Two Types Of Whip-Saw Signals

Reader VR posted these comments:

I understand there are two ways you can get whip-sawed. One is the big bang event in which the trend line crosses from buy-to-sell-to-buy.

The other and more frequent one within the buy cycle is if your fund drops more than a certain percentage points stopping you out and then going back up through the old high prompting you to get back into the market.

Can you give us an insight into any analysis you may have done to tell us whether it is beneficial to follow only the larger cycles or to follow the more frequent cycles within the ‘buy’ zone?

In other words, is it better to just follow the trend line?

The short and incomplete answer would be: It depends on market behavior.

If you have a slow and steady uptrend, with the Trend Tracking Indexes (TTIs) remaining fairly close to their trend lines, then you could use the trend line as your exit point. Actually, that’s what I have done throughout the late 80, 90s and into the year 2000.

Things changed when the tech bubble burst and the markets not only crashed but also whip-sawed several times during the first nine months of 2000. Take a look at a chart of the domestic TTI for that period:



The large red arrows on the left show the highs and lows the domestic TTI made during the blow-off period. It is obvious that, if you had followed the piercing of the trend line as a signal to sell, you would have given back most of your accumulated profits since the Buy of 11/17/1999.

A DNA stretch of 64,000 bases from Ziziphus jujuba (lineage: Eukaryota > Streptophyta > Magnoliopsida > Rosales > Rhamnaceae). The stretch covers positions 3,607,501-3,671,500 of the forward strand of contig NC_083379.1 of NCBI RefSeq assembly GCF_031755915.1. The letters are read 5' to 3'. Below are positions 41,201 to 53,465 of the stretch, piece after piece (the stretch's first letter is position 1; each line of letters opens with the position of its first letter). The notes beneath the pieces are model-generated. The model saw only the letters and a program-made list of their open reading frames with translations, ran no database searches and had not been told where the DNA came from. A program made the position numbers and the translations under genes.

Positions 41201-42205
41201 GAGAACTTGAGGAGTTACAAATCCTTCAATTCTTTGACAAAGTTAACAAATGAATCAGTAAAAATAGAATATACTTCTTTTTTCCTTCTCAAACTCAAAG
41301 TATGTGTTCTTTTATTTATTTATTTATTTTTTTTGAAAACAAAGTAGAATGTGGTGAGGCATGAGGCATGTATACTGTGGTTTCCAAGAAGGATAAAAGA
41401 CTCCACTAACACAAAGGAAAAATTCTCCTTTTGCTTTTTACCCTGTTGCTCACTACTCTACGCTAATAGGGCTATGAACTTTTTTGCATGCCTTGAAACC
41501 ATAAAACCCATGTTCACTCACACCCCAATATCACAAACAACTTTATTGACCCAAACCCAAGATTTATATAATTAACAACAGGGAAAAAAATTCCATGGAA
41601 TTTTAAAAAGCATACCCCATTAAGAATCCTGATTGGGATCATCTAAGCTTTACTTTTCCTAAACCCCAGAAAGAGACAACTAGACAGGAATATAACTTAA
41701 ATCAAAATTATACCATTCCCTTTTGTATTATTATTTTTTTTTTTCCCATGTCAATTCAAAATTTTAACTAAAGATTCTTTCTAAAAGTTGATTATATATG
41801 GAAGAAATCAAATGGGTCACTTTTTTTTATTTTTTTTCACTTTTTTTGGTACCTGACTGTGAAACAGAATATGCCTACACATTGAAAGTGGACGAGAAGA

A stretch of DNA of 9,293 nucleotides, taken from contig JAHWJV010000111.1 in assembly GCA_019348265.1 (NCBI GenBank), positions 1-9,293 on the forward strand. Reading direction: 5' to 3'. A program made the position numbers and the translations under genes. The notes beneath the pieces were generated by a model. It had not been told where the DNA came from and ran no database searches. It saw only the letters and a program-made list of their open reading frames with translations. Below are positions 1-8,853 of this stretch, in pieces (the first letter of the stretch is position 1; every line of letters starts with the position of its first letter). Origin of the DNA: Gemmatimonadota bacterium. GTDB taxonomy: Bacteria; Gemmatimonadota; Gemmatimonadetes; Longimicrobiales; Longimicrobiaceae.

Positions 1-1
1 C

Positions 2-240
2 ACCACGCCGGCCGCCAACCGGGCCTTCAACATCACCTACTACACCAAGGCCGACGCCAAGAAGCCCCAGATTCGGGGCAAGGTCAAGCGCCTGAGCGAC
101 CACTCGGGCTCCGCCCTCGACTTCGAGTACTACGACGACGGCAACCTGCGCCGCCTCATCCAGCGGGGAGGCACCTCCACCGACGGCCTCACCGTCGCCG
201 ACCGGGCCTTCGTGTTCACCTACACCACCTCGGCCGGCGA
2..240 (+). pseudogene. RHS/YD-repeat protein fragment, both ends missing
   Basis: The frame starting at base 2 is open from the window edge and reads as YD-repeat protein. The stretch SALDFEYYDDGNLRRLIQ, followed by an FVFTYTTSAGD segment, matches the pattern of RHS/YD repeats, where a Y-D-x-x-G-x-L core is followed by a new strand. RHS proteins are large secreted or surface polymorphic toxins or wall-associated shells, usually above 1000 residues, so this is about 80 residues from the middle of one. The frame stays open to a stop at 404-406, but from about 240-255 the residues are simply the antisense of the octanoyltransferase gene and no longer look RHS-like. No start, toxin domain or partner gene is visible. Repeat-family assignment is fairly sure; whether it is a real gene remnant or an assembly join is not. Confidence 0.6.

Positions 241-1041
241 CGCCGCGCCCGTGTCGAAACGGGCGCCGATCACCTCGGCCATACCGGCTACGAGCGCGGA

That is the inherent problem. Whether you use the TTIs as I do, or simple 200-day moving averages for individual funds/ETFs, the issue remains the same.

A strong bullish period will drive the price line (green) way above trend line (red). If this happens within a short period of time (6 months or less), the trend line lags too much to lock in any profits in the event of a trend reversal. While you may avoid an above the trend line whip-saw here and there, you also risk giving back most of your gains.

That creates an emotional problem for investors as well when seeing accumulated profits evaporate by waiting for the trend line piercing to generate the sell. I have seen, during violent moves such as the above chart shows, unrealized gains of 40% evaporate down to 3%. While you personally maybe be able to handle that, if you manage money for others, that is simply not acceptable.

The bottom line is that I have found the use of a trailing sell stop, when above the trend line, a far better choice in controlling risk (locking in profits and limiting losses), especially in the volatile environment we are living in.

About Ulli Niemann

Ulli Niemann is the publisher of "The ETF Bully" and is a Registered Investment Advisor. Learn more
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